African American Poetry (1870-1928): A Digital Anthology

Benjamin Griffith Brawley, "Ephesus" (1907)


A mighty temple raised in the air,
   With piles of jewels, heaps of stone,
Ionic columns large and fair 
    And great Diana on her throne -- 
Such splendor did Demetrius
Bestow on ancient Ephesus.

And this was once the glorious scene 
    Of miles on miles of gilded things;
But now where once a famous queen
    Did reign, dull Silence sits and sings;
Of all the pomp that once was known 
Scarce lingers now one stone on stone. 

         Once here on this benighted spot
    Whose living live less than its dead,
A multitude did pray and plot, 
    Urged on by what a preacher said;
And men before God's throne did fall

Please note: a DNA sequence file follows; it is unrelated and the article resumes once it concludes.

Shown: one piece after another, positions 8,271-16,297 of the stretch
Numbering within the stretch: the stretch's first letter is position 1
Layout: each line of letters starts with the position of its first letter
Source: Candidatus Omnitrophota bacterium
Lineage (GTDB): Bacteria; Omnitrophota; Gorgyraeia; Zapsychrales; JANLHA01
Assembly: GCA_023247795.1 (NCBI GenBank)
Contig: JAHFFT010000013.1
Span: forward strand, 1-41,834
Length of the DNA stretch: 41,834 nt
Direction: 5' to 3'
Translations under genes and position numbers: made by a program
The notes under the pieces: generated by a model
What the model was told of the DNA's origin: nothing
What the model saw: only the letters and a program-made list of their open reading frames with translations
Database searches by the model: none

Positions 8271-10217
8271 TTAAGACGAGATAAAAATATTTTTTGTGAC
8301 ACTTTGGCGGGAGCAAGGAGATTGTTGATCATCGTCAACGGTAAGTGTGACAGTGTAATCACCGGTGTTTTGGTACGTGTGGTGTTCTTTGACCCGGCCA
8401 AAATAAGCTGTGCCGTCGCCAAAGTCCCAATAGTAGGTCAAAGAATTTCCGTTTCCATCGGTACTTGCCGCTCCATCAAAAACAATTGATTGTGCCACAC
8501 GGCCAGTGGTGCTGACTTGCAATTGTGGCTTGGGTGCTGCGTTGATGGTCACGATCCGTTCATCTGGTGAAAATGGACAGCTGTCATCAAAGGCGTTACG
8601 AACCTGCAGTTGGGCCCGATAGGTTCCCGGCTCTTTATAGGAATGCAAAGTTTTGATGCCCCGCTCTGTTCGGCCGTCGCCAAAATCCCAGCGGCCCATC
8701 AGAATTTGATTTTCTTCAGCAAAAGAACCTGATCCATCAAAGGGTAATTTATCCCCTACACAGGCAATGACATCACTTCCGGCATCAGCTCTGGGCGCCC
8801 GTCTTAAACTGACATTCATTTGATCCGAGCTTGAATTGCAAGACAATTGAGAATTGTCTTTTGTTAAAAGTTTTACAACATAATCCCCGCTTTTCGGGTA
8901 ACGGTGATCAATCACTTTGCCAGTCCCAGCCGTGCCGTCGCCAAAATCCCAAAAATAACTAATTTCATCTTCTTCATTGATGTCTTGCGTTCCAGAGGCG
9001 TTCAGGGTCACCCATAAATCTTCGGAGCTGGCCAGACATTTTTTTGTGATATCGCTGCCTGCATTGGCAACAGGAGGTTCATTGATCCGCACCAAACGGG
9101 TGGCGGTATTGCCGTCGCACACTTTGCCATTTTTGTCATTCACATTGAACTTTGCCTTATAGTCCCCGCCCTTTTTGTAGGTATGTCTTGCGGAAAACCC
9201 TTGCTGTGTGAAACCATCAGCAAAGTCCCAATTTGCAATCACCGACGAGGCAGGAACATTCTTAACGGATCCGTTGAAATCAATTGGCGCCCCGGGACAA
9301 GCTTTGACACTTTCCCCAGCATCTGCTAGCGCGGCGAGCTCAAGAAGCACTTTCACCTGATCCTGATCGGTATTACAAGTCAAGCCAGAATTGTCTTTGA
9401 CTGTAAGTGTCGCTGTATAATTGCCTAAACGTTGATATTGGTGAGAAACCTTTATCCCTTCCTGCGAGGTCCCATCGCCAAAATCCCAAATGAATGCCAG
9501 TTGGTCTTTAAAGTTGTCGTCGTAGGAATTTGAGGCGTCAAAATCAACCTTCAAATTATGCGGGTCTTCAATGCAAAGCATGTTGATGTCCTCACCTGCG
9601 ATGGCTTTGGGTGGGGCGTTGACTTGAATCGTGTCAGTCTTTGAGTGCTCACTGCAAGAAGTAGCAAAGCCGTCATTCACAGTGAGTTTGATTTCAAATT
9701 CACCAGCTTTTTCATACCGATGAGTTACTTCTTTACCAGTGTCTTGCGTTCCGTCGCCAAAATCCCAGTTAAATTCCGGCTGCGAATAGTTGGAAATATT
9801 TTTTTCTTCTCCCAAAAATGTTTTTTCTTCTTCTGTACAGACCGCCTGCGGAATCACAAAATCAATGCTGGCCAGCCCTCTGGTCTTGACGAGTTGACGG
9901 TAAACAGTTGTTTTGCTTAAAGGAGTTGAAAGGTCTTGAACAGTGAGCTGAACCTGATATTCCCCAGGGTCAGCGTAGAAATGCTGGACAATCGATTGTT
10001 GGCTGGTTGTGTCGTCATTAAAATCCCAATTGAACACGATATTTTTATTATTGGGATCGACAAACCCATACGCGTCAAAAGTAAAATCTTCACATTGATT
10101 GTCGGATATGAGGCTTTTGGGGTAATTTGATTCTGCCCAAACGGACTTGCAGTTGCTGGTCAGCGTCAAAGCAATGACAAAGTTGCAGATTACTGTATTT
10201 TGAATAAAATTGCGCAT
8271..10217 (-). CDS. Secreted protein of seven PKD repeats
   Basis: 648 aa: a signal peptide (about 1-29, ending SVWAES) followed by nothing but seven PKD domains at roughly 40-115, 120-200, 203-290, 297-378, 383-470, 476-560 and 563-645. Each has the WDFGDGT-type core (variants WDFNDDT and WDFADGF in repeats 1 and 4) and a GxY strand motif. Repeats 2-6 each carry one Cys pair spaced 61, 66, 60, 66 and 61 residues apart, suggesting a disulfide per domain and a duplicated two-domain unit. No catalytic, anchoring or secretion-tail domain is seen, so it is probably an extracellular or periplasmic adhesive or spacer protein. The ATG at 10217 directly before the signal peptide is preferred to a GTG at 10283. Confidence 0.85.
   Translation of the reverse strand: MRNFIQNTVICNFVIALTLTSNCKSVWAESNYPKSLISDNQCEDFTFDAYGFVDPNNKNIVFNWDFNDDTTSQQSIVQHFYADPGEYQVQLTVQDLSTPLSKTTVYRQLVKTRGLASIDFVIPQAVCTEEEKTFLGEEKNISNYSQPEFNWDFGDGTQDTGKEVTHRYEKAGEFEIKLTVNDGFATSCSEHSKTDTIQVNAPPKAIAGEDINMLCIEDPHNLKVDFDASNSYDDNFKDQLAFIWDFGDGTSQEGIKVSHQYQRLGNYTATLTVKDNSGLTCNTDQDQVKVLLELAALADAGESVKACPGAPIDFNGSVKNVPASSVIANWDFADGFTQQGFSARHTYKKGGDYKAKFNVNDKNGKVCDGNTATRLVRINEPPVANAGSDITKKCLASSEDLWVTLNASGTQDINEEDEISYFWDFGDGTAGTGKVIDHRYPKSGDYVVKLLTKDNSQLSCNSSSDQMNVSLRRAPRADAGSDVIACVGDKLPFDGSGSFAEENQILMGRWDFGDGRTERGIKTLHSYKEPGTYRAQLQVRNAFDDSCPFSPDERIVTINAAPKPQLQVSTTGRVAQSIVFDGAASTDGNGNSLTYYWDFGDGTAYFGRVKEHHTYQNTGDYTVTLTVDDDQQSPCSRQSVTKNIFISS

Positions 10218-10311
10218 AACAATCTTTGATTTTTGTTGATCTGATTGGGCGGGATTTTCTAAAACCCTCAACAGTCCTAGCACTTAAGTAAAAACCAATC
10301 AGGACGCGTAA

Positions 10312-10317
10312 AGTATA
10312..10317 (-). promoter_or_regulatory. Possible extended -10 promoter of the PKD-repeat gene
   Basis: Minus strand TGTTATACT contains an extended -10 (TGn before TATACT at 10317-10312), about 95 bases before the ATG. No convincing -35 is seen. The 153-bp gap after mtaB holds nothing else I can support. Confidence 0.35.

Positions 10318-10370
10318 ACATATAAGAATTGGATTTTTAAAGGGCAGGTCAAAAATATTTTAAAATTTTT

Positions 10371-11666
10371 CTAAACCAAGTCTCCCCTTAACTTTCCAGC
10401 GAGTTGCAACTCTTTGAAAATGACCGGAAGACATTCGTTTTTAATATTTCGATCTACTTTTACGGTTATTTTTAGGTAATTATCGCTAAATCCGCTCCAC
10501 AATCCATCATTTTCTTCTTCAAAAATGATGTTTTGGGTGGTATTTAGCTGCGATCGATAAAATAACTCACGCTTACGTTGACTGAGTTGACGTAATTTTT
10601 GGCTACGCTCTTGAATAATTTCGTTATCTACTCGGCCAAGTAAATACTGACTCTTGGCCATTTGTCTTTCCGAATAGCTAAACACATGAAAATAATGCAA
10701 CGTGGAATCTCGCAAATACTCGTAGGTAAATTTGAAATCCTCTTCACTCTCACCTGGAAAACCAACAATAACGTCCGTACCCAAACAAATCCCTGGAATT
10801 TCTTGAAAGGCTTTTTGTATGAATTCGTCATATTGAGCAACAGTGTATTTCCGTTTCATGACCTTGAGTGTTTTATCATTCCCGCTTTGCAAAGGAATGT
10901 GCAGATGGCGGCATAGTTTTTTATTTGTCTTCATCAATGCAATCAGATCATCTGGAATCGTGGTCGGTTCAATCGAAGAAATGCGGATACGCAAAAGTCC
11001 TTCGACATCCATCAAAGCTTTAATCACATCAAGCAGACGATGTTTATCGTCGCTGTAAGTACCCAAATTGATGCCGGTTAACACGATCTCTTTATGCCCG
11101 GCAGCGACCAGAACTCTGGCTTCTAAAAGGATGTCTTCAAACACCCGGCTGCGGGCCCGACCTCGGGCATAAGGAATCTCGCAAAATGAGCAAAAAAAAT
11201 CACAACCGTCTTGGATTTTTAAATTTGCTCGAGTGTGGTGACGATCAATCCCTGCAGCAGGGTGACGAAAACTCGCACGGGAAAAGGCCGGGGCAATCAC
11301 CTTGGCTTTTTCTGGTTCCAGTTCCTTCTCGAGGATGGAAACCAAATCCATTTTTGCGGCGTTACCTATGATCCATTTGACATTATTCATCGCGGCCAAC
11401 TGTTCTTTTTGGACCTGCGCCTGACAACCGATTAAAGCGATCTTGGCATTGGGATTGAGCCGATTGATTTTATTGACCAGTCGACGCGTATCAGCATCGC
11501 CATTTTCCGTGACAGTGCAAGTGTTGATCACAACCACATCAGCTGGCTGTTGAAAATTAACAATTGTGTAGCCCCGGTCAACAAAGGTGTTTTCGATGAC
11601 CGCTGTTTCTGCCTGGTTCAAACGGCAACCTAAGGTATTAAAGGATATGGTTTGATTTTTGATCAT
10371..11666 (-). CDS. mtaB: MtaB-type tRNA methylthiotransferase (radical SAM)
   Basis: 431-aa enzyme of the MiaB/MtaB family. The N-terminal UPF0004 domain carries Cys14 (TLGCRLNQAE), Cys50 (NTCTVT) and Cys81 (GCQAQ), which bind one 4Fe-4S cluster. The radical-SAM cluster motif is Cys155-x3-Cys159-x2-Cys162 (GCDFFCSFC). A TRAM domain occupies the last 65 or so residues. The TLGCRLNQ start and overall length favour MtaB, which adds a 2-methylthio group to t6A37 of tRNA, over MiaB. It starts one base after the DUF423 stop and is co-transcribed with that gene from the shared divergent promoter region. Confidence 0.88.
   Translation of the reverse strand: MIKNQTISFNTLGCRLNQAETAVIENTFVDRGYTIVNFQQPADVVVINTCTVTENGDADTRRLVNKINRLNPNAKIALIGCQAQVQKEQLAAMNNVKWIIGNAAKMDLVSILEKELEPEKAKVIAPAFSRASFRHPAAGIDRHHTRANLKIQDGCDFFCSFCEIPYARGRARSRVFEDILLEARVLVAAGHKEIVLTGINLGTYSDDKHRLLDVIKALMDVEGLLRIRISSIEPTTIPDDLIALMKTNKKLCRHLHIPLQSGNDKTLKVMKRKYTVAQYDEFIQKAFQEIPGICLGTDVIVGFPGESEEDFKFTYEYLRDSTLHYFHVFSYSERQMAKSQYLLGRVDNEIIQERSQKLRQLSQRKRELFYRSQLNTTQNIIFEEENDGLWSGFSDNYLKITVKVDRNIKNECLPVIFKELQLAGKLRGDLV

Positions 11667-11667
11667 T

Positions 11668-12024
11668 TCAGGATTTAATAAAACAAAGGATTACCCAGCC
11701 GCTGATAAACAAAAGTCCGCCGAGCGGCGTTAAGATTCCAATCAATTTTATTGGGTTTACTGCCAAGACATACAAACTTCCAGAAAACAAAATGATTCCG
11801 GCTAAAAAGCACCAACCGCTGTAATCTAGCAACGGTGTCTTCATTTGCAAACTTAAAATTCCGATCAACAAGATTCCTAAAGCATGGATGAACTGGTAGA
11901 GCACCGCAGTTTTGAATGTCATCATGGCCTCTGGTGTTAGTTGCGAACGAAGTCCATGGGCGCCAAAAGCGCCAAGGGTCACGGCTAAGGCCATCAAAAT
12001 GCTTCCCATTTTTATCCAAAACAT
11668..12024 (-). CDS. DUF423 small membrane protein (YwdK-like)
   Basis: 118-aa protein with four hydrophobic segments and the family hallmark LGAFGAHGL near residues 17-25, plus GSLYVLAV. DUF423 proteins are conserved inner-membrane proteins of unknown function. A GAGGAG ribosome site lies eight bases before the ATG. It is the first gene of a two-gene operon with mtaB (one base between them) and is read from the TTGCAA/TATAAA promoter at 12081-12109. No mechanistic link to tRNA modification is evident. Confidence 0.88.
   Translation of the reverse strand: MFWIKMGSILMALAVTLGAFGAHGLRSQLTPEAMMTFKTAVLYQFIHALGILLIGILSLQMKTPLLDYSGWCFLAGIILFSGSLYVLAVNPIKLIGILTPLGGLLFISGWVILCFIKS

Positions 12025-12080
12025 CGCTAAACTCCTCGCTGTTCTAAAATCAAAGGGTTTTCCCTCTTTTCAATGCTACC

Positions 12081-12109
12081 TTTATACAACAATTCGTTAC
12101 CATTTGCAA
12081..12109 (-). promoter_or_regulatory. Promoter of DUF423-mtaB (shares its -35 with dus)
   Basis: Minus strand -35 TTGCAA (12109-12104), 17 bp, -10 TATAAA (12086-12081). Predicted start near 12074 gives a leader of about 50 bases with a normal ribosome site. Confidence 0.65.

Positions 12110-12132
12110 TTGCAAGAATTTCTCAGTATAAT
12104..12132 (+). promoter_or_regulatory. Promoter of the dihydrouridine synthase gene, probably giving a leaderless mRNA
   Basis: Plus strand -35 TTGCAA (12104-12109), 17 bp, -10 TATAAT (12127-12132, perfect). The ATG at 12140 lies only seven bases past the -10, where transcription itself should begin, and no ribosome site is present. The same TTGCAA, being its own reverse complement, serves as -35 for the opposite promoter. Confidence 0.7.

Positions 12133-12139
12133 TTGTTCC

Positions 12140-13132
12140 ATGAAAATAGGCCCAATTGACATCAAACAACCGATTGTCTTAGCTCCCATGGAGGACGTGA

When once they heard the words of Paul.

A heathen emperor's stern behest,
    Seven Christian brothers doomed to die,
Two hundred years in Coelian's breast,
    No thought of time that flitted by--
Such was the wonder of the spell
These youth awoke one day to tell.

A kingdom of the ancient world,
    The arms of Persia and of Rome,
Ten thousand souls to Hades hurled,
    And a world-conqueror's dream of home--
Such glory once the world did see;
But Alexander-- where is he?

And where is all the mighty host 
    That on Olympus sang and strove? 
Where are the gods those peaks did boast?
    Where now is Dian? Where is Jove?
All- all in Time's great bosom sleep;
Such secrets doth Oblivion keep. 

Published in The Voice of the Negro, July 1907


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